Living with LAM

by Chris Bertram on March 19, 2007

Last June I wrote about my friend Havi Carel and her battle with the lung disease Lymphangioleiomyomatosis (LAM). Havi has an “article in today’s Independent about LAM”: and about what it is like to live with a terminal illness and how that changes your relationship to others, indeed, to everything.

Last time I wrote I invited you to sponsor Havi on a bike-ride to raise money for LAM Action which supports patients and raises money for research. This time “Kate Gamez”: and “Becky Tunstall”: are running the London Marathon for LAM Action – so please click on one of their names if you want to sponsor them.



Tracy W 03.20.07 at 1:18 am

To give Havi Carel the respect of treating her as a person to be debated, I had a couple of thoughts on her article:

me approaching one of my colleagues smoking a fag at lunchtime and asking, amicably, in that faux-concerned tone, “So, how are you coping with your mortality? Do you often think about the fact that an average smoker your age has only another 10 years to go?”

Apparently people do say similar things to people who smoke. I have never smoked, so I can’t say so personally, but many smokers do have stories of people not only making statements about how smoking is going to kill hem but snatching cigarettes out of mouths, etc. Some people say stupid things to people who go through anything – Miss Manners collects reports of such things as a foreign woman marrying a local being asked if she was doing it for the greencard. It doesn’t mean you’ve become a non-person, it means that some people don’t think before they ask questions and some people don’t realise what questions may sound like to the listener.

The Greek philosopher Epicurus argued that the fear of death was irrational. “Where death is, I am no longer,” he said, “and where I am, death is not.” So long as you are alive, death is nothing to you. And once you are dead, you are no longer there to feel anything, fear included. Life and death are mutually exclusive. If you think about it carefully, Epicurus said, you realise that what you are really afraid of is not death but dying, the pain of illness and decay. There is nothing to fear in death itself, because death is a state of non-existence. It is incoherent to say that you fear not existing.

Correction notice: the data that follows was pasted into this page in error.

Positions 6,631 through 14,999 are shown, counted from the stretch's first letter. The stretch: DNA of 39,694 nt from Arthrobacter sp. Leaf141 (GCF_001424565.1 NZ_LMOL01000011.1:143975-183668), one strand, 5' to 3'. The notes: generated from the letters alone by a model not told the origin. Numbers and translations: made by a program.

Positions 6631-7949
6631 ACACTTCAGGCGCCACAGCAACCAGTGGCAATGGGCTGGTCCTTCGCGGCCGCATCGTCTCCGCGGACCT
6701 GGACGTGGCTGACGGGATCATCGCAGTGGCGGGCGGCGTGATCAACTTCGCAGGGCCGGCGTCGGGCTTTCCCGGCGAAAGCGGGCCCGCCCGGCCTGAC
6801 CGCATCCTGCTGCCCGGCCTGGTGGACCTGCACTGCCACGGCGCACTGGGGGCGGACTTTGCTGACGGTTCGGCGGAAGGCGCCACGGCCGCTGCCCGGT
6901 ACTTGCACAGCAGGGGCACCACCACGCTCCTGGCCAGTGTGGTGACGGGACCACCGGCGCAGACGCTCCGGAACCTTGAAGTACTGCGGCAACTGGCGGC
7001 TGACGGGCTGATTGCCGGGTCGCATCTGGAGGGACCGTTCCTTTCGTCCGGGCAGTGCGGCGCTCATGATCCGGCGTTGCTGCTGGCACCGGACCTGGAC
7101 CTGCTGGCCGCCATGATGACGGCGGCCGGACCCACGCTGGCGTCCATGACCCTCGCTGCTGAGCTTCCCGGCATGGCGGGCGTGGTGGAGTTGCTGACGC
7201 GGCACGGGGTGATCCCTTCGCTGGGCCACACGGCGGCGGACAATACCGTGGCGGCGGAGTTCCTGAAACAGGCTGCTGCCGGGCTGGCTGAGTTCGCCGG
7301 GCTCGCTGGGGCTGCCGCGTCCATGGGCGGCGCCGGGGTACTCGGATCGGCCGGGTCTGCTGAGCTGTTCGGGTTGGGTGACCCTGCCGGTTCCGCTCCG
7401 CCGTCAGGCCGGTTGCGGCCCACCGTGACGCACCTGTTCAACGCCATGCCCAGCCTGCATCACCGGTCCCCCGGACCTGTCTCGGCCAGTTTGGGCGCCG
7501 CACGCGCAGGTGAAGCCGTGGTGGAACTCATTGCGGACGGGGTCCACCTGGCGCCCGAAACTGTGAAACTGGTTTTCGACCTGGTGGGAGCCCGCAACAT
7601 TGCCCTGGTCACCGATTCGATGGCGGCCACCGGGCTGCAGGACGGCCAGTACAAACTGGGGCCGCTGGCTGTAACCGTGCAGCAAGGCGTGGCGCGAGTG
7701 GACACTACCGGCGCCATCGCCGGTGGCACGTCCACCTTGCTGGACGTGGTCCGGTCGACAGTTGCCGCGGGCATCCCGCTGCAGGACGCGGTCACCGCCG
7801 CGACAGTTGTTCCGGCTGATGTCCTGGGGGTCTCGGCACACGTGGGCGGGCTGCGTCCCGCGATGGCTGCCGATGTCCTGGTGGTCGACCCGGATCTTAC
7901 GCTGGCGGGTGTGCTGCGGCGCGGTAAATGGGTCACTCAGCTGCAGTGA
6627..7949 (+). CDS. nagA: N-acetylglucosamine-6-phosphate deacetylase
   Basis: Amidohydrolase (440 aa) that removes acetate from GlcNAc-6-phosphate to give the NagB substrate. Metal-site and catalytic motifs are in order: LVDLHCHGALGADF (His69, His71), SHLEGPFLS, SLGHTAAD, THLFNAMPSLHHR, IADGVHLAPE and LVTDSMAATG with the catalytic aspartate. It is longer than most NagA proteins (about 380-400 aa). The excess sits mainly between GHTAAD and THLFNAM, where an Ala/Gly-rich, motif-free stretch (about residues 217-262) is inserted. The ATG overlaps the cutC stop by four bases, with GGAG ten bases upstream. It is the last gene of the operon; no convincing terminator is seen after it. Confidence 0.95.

This argument has never convinced me. I have thought about matters carefully and what scares me about death is that it means me not existing. I don’t see anything incoherent in fearing not existing. As long as I am alive, death does mean something to me.

I also fear pain and illness and decay, but this is separate from my fear of death. I’ve been through pain and I know that the anticipation of it is worse for me than the enduring of it. Non-existance is so final, and that is what makes me fear it.


magistra 03.20.07 at 3:11 pm

To be brutal, Carel’s article didn’t seem that different from the many other ‘I am writing this as I face death’ articles I have read. There has become a whole genre of this: John Diamond, Nick Clarke, Ruth Picard (?) etc. The philosophy angle (which is potentially interesting) doesn’t really connect to the personal observations, which are largely the old (if true) points about making the most of remaining life, changing priorities etc.

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